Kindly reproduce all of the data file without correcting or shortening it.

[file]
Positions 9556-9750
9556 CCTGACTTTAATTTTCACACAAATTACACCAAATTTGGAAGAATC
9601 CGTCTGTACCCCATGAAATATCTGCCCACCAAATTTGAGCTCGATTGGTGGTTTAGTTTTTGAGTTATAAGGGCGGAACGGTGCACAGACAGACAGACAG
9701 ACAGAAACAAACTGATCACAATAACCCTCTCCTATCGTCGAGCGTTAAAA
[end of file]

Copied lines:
Positions 9556-9750
9556 CCTGACTTTAATTTTCACACAAATTACACCAAATTTGGAAGAATC
9601 CGTCTGTACCCCATGAAATATCTGCCCACCAAATTTGAGCTCGATTGGTGGTTTAGTTTTTGAGTTATAAGGGCGGAACGGTGCACAGACAGACAGACAG
9701 ACAGAAACAAACTGATCACAATAACCCTCTCCTATCGTCGAGCGTTAAAA